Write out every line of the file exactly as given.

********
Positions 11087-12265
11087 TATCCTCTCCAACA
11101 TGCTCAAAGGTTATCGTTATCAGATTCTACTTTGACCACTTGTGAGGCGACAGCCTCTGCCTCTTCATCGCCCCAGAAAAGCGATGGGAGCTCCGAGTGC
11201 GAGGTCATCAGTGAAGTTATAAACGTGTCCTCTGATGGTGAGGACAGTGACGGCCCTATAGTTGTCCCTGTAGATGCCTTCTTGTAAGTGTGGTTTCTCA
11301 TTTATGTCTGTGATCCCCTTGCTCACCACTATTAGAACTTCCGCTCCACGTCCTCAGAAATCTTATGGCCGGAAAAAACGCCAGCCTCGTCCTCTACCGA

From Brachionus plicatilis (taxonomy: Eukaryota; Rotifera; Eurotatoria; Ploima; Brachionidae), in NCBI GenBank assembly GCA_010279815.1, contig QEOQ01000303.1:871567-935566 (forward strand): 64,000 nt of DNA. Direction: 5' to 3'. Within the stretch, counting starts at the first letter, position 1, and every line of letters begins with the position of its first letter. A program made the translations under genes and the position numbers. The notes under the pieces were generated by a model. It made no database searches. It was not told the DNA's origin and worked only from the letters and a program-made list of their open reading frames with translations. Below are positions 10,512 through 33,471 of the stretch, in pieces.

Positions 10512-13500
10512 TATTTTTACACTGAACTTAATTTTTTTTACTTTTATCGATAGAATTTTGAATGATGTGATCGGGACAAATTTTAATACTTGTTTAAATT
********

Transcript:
Positions 11087-12265
11087 TATCCTCTCCAACA
11101 TGCTCAAAGGTTATCGTTATCAGATTCTACTTTGACCACTTGTGAGGCGACAGCCTCTGCCTCTTCATCGCCCCAGAAAAGCGATGGGAGCTCCGAGTGC
11201 GAGGTCATCAGTGAAGTTATAAACGTGTCCTCTGATGGTGAGGACAGTGACGGCCCTATAGTTGTCCCTGTAGATGCCTTCTTGTAAGTGTGGTTTCTCA
11301 TTTATGTCTGTGATCCCCTTGCTCACCACTATTAGAACTTCCGCTCCACGTCCTCAGAAATCTTATGGCCGGAAAAAACGCCAGCCTCGTCCTCTACCGA

From Brachionus plicatilis (taxonomy: Eukaryota; Rotifera; Eurotatoria; Ploima; Brachionidae), in NCBI GenBank assembly GCA_010279815.1, contig QEOQ01000303.1:871567-935566 (forward strand): 64,000 nt of DNA. Direction: 5' to 3'. Within the stretch, counting starts at the first letter, position 1, and every line of letters begins with the position of its first letter. A program made the translations under genes and the position numbers. The notes under the pieces were generated by a model. It made no database searches. It was not told the DNA's origin and worked only from the letters and a program-made list of their open reading frames with translations. Below are positions 10,512 through 33,471 of the stretch, in pieces.

Positions 10512-13500
10512 TATTTTTACACTGAACTTAATTTTTTTTACTTTTATCGATAGAATTTTGAATGATGTGATCGGGACAAATTTTAATACTTGTTTAAATT